Speed Secrets: Motorsport And Family
By Ross Bentley
April 04, 2016
I was the guest speaker at a karting club awards banquet years ago. Over the course of the evening, I spoke with boys and girls, mothers and fathers, and observed how they enjoyed spending time together. One thought was reinforced over and over again: motorsport is a wonderful family sport. Family members are more than just spectators - they're participants, in some way. Over the past few years, I've gotten to know Ingrid Steffensen. In addition to enjoying her writing, and respecting and appreciating her perspective on our sport, it only seemed natural to look to her to write about the best ways to share our passion with family members. -Ross
What are some of the pleasures and pitfalls of having your significant other involved in the same high-octane sport as you are?
Ross posed this question to me, and to answer it I decided to turn to the best—and closest—expert on the subject I know: my better (or at least, hairier) half.
Me: Thank you for agreeing to be interviewed and for coming all the way across the kitchen to be here.
He: (Cocks eyebrow and takes a sip of his bourbon.) No problem.
Me: OK, for starters: what did you think—or hope—would happen when you first invited me to come along to the racetrack?
He: I always knew you liked to drive, so I thought you might actually enjoy it—and I guess I was hoping I could find some way to involve you, so you wouldn’t be so mad at me anymore when I left you for track weekends.
Me: Yeah, it was especially tough for me when one of your favorite events at Watkins Glen always fell right around my birthday and Mother’s Day. That’s not a problem anymore!
He: No, now you demand to go as your Mother’s Day gift.
Me: So, a major upside is that it has smoothed over that tension, and I don’t have to be a Track Widow anymore. What other upsides do you see to having me join you?
He: I think always having someone to talk to about what you’re doing and the progress you’re making is bound to make both people better drivers. By the time you started driving, I was already an instructor, and it was really fun for me, and a great challenge, to be your mentor.
Me: The problem was, you were harder on me than you were on your other students!
He: It’s true, I was harder on you. I guess it was because I knew you could take it, and I knew you were up for the challenge. And I was right.
Me: Yeah, I’m positive I progressed faster than most students because you were there both pushing me and rooting for me. So let’s talk about the cars: I started out in my daily driver [a Mini Cooper S] but pretty quickly I wanted something sportier. A lot of couples share cars. Why didn’t you just have me drive your car?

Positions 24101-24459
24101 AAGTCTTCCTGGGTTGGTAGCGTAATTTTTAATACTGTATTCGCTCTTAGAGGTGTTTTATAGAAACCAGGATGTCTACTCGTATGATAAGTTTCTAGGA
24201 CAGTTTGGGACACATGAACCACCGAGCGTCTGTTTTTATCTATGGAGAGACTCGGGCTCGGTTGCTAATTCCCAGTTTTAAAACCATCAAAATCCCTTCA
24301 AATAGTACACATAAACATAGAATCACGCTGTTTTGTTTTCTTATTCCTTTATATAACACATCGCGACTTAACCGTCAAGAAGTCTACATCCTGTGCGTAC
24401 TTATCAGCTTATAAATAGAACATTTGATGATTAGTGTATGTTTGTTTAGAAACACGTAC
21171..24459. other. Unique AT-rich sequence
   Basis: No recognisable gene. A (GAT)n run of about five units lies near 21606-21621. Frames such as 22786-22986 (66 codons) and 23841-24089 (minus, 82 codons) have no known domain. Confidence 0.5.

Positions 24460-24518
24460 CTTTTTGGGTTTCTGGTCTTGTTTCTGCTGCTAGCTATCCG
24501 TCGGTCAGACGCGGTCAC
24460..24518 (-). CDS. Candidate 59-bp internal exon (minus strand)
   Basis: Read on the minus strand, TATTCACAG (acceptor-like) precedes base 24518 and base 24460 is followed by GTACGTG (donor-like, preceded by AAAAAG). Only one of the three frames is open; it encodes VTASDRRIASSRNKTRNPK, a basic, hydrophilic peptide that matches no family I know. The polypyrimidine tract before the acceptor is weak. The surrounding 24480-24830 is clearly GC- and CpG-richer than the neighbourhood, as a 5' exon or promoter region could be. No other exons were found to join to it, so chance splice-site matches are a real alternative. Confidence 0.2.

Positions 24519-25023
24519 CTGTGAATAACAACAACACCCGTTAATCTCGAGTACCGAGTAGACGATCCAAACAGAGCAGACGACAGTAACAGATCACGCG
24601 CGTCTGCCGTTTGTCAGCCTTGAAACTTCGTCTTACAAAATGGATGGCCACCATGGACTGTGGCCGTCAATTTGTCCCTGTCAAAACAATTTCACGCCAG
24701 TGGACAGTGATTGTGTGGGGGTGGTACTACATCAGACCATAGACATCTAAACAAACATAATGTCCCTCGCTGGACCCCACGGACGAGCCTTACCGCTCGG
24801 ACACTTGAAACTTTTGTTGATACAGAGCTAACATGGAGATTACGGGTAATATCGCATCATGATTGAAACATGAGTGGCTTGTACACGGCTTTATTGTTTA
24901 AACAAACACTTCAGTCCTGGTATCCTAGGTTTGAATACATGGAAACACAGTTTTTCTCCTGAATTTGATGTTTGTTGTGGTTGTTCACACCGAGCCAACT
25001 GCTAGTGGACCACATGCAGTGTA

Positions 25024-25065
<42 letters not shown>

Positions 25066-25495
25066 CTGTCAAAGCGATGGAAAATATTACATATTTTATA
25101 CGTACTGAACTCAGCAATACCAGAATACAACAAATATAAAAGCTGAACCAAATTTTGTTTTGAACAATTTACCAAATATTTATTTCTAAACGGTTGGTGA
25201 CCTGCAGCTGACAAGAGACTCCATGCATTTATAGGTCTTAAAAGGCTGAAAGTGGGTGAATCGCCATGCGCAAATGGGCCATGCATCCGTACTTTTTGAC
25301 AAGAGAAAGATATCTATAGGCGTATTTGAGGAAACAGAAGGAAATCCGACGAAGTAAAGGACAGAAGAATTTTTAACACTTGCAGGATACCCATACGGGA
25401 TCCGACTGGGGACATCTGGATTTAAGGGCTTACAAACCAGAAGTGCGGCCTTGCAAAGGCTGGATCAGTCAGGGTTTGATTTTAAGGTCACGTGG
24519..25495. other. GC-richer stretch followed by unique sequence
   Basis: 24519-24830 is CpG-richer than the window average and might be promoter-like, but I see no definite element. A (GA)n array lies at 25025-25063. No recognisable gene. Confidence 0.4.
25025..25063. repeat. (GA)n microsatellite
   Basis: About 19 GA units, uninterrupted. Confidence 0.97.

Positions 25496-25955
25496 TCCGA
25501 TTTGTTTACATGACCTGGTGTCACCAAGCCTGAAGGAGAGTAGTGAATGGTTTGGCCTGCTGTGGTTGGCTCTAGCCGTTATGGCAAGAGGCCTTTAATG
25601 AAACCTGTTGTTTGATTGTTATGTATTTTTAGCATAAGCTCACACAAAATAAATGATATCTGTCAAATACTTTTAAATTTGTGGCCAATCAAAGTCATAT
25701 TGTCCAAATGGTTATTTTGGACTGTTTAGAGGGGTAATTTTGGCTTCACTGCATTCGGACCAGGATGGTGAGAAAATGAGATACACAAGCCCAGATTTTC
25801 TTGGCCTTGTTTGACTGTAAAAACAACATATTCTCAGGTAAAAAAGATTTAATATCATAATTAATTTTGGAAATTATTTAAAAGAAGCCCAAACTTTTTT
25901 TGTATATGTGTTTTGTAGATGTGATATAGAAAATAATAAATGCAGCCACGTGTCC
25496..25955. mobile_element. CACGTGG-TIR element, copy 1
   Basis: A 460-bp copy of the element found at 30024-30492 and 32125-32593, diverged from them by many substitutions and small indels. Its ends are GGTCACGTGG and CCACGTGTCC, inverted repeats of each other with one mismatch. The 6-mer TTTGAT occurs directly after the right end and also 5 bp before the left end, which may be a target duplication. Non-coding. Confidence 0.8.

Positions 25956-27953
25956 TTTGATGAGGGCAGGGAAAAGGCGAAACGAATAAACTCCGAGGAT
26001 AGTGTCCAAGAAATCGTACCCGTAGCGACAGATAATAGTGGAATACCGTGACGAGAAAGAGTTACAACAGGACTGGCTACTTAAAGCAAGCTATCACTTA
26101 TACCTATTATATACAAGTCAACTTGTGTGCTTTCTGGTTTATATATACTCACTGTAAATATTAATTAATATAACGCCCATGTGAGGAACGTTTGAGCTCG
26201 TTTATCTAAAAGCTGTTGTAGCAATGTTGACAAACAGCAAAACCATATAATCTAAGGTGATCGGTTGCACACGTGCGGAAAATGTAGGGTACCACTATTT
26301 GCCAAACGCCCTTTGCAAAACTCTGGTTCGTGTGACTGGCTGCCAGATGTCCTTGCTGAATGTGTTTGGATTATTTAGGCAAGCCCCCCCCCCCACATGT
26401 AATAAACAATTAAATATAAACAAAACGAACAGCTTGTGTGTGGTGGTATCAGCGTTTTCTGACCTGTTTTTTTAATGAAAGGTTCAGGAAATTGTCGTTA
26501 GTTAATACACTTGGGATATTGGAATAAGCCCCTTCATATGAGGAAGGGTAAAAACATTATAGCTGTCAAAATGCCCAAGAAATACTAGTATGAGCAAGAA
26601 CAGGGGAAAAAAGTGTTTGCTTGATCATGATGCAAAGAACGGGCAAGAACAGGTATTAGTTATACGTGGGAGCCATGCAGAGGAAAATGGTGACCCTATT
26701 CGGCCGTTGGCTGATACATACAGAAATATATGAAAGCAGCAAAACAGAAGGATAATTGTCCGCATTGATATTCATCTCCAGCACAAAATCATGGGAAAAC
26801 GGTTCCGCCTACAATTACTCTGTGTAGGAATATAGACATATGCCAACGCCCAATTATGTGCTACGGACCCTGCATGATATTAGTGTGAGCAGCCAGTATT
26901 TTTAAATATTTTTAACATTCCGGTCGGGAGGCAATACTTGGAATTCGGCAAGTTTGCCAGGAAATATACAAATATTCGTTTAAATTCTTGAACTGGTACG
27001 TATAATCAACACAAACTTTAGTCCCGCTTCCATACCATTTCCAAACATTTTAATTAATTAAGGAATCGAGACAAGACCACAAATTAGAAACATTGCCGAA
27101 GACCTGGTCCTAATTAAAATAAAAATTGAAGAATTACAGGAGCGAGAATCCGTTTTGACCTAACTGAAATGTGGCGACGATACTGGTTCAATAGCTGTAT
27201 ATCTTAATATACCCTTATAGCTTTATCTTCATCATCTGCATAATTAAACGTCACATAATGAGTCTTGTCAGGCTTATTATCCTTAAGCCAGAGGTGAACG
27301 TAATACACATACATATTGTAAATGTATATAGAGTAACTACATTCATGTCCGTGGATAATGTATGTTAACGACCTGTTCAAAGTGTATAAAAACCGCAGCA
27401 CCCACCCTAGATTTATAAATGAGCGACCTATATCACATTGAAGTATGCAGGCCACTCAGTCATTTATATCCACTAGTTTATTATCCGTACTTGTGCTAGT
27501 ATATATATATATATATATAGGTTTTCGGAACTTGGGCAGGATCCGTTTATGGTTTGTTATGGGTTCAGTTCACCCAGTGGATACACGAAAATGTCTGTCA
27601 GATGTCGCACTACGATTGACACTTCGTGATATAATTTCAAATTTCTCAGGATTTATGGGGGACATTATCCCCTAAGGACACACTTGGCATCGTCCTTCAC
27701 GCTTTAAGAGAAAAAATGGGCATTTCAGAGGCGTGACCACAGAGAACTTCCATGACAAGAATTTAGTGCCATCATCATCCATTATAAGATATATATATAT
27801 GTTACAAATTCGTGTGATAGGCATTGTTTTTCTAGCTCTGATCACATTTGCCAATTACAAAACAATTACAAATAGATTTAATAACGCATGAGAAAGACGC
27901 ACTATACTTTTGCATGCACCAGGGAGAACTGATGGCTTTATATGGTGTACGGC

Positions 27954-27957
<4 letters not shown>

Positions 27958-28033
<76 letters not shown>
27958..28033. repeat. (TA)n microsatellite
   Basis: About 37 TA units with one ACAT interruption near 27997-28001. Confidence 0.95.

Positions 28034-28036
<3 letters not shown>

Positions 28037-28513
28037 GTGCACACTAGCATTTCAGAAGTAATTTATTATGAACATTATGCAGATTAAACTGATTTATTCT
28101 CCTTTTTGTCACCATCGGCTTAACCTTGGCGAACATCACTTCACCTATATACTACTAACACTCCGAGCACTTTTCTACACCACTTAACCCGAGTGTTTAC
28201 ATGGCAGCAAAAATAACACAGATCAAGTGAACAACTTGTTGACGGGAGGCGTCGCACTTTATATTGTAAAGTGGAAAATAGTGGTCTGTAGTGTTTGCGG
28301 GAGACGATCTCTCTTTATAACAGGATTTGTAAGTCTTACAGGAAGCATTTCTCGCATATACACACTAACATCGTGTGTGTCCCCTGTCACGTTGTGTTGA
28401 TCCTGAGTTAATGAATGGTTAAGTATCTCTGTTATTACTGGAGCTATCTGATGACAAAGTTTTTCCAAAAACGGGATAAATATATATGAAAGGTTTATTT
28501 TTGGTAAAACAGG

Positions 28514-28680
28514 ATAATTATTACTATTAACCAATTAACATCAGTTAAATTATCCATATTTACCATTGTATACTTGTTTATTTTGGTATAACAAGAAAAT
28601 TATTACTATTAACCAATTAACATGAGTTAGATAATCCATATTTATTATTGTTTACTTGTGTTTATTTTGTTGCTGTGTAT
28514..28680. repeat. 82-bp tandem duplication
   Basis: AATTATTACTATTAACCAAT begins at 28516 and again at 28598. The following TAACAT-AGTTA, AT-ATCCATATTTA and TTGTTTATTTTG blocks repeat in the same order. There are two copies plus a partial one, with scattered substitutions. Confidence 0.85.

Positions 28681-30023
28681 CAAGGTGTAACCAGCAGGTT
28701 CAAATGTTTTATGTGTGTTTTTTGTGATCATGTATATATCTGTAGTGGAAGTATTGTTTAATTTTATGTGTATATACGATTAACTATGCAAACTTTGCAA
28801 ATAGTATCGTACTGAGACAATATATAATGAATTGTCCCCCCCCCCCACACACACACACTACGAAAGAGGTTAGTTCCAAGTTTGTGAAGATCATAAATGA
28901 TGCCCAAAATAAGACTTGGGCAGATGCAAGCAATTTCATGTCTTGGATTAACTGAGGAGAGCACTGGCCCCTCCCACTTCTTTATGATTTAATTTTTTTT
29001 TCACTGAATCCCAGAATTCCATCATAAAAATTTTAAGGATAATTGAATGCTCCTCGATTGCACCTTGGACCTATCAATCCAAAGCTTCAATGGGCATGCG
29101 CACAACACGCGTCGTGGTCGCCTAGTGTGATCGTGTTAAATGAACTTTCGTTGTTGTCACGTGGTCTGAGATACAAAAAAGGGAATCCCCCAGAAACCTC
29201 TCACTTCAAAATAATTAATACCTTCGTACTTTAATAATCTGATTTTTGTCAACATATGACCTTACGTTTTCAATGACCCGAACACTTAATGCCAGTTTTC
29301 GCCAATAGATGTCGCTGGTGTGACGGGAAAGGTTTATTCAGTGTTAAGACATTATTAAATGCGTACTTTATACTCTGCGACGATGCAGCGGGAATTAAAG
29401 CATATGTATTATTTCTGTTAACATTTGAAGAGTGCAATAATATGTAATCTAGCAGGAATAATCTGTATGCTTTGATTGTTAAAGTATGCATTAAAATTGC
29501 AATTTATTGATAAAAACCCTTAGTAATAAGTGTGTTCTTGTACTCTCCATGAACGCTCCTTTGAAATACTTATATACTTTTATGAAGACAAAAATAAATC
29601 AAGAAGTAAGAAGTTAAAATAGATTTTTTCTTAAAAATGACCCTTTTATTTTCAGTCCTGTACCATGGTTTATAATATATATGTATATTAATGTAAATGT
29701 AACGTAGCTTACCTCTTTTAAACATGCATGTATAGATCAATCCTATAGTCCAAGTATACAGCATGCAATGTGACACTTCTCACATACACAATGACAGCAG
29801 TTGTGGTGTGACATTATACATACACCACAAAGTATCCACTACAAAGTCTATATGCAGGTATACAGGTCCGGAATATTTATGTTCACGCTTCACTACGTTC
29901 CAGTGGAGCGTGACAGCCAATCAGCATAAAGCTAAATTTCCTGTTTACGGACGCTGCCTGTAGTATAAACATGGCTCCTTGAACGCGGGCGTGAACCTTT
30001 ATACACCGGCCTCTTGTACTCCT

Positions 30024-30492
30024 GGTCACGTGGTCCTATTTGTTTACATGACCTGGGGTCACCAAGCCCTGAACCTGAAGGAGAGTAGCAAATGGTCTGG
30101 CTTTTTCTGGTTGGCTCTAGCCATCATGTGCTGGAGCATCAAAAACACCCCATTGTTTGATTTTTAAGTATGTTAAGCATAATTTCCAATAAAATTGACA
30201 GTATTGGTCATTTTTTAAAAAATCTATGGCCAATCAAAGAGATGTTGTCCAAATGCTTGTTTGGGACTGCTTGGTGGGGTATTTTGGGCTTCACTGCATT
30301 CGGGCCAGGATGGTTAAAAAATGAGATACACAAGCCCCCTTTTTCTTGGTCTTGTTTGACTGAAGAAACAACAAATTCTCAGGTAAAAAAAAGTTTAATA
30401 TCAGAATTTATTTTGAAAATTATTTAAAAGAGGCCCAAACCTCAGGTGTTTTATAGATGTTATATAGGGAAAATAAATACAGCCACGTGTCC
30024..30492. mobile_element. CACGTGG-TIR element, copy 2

He: There are a bunch of challenges when a couple shares one car. For us, it was the big difference in ability. A [Porsche] GT3 is not a good car for a beginner—you’d be hamstrung by the capabilities of the car…
Me: …and I was just totally intimidated by it. I didn’t want to be responsible for your car.
He: I wanted you to have something that was fun but also good for learning, so that’s where the Lotus came in.
Me: Of course not everyone has the ability to buy a second car, whether it’s a financial question or a problem with space. But ultimately it’s not much of a savings to share a single car, is it?
He: You double your wear and tear on the car, and you use exactly double the consumables—tires, brake pads, gas, beer….
Me: There are hardly any real savings to be had for the two-driver family, are there?
He: Other than the hotel room, not really.
Me: Bummer! OK, now let’s fast forward a bit to where we are now: we're both instructors, and now you participate in club racing, too. If I ever decide I want to go club racing, that’s going to be a real issue, isn’t it?
He: There’s no way to share a race car unless you do Enduros. So we’d have to get you your own race car, and that means we have to get you your own truck and trailer, or we trade in our truck for a dually and a stacker. Talk about major expense!
Me: That actually has a lot to do with why I haven’t really thought about going into racing. We still have a kid to get through college. But it’s a lot of fun to have two instructors in the family, I think.